So again – if you want a physical copy and haven’t got the confirmation from me on Tumblr (wontyouinspireme or flowersinmyapartment) please use the above link.

And super re-iterating – I am not making any money off this, the price covers the printing only and then add in shipping costs.

Thank you all again for your love and support for this story. Much love.

Tash (Muse92)


To celebrate the completion of her story, the author printed through, at her own expense, a small number of copies of Clockwork to give to a select few. The response was so positive that the above note was necessary and the author made it possible for anyone to order the printed version of Clockwork from Once I had read this, I was more than happy to order the book from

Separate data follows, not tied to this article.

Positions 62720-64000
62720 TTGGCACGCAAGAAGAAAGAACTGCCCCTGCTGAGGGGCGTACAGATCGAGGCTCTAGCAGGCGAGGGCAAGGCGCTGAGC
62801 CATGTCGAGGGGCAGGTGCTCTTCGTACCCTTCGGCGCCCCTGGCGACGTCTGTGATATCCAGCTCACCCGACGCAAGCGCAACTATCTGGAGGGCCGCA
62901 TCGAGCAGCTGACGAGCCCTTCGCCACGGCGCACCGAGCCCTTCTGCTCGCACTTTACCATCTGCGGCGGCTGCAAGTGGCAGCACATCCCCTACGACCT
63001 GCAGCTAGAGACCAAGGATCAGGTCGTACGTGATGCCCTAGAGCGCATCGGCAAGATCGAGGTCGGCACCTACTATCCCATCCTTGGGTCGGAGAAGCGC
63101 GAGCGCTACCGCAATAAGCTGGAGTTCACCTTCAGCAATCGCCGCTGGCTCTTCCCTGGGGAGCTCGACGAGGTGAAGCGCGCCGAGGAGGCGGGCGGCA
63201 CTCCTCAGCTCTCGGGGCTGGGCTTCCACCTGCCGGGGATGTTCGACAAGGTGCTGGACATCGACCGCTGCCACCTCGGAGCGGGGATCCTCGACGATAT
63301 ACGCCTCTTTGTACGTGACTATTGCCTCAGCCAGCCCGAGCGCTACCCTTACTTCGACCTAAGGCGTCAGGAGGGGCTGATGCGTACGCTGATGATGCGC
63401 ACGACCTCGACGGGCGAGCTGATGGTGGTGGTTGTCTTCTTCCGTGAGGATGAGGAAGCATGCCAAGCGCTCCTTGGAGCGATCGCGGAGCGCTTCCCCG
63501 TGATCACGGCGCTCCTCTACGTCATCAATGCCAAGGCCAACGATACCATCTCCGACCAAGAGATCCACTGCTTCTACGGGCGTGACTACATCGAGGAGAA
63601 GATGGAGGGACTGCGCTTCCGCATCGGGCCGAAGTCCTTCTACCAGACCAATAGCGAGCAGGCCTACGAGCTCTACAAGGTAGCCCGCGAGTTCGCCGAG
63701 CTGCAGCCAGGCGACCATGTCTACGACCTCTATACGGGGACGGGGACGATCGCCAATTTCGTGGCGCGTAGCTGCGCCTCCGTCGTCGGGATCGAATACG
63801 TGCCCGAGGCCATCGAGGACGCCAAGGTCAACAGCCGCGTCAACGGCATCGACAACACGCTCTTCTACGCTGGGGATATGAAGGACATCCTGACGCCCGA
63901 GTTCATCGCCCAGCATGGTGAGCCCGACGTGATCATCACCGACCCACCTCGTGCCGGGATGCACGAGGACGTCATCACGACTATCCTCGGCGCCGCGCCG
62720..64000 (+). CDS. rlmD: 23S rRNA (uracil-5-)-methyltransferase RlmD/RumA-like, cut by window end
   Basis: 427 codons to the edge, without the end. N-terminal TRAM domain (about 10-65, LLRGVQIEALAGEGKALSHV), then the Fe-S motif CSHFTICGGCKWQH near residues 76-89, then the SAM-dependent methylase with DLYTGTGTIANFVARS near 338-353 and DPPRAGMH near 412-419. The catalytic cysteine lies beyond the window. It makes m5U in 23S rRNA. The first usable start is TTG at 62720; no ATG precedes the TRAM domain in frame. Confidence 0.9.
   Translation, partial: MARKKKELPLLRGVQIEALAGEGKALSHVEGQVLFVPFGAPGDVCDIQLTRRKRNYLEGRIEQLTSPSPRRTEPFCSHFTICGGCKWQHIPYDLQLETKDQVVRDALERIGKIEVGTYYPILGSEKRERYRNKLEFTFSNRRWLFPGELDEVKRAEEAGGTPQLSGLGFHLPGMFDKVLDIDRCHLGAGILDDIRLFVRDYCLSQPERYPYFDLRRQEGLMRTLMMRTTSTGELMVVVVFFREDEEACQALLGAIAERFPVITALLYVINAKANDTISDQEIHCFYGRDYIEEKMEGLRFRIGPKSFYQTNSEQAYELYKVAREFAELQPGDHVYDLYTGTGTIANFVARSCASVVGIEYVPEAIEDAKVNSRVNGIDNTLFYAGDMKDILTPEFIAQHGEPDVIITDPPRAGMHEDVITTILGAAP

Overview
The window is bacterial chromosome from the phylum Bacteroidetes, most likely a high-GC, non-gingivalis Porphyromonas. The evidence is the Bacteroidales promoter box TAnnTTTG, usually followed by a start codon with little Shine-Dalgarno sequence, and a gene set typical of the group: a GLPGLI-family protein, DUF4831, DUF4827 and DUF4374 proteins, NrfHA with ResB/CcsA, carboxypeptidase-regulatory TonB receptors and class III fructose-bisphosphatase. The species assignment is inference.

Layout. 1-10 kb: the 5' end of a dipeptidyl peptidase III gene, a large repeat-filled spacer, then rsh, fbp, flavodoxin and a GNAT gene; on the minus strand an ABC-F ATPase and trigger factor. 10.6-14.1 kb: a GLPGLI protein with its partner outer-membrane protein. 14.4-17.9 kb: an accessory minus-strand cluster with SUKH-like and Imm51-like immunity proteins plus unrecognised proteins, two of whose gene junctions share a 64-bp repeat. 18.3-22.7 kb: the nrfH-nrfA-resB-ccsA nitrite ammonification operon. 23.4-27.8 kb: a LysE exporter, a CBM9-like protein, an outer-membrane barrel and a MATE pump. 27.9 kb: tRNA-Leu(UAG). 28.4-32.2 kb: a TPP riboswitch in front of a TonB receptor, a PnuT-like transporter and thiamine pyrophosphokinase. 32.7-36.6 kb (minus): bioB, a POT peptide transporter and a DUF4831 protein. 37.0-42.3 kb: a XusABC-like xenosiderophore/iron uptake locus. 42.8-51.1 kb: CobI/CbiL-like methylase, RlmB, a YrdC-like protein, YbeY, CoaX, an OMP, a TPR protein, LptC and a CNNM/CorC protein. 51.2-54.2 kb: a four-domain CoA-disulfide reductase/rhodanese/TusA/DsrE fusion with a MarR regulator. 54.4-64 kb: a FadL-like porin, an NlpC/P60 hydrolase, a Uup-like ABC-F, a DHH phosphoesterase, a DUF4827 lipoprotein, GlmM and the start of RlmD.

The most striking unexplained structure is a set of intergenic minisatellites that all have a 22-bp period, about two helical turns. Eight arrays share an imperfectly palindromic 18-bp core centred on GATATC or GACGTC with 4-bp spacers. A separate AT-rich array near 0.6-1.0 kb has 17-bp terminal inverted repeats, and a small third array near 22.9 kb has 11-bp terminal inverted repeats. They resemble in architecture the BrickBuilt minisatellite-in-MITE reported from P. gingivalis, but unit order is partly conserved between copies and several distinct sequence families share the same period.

clip_image002 clip_image004

Please remember, this is a printing not a publishing. This work is not published nor even self-published. If it were, it would violate copyright. Also, as the author, Muse92 (or Tash Morgan as the book reveals), rightly points out, she makes no money on this. Those who order the book pay for printing and shipping only. The author makes nothing.

Aside from a little more than a few editing slips, this physical book is a wonderful tribute to an exemplary work of fan-fiction. I strongly recommend purchasing Clockwork, especially if you are a fan of Carmilla: The Series and enjoy fan-fiction. Having a physical bo0k in my hand while reading a work of fan-fiction was a new experience for me.

I liked it.

I would like to experience it again.




Once again here is the link to order the physical copy from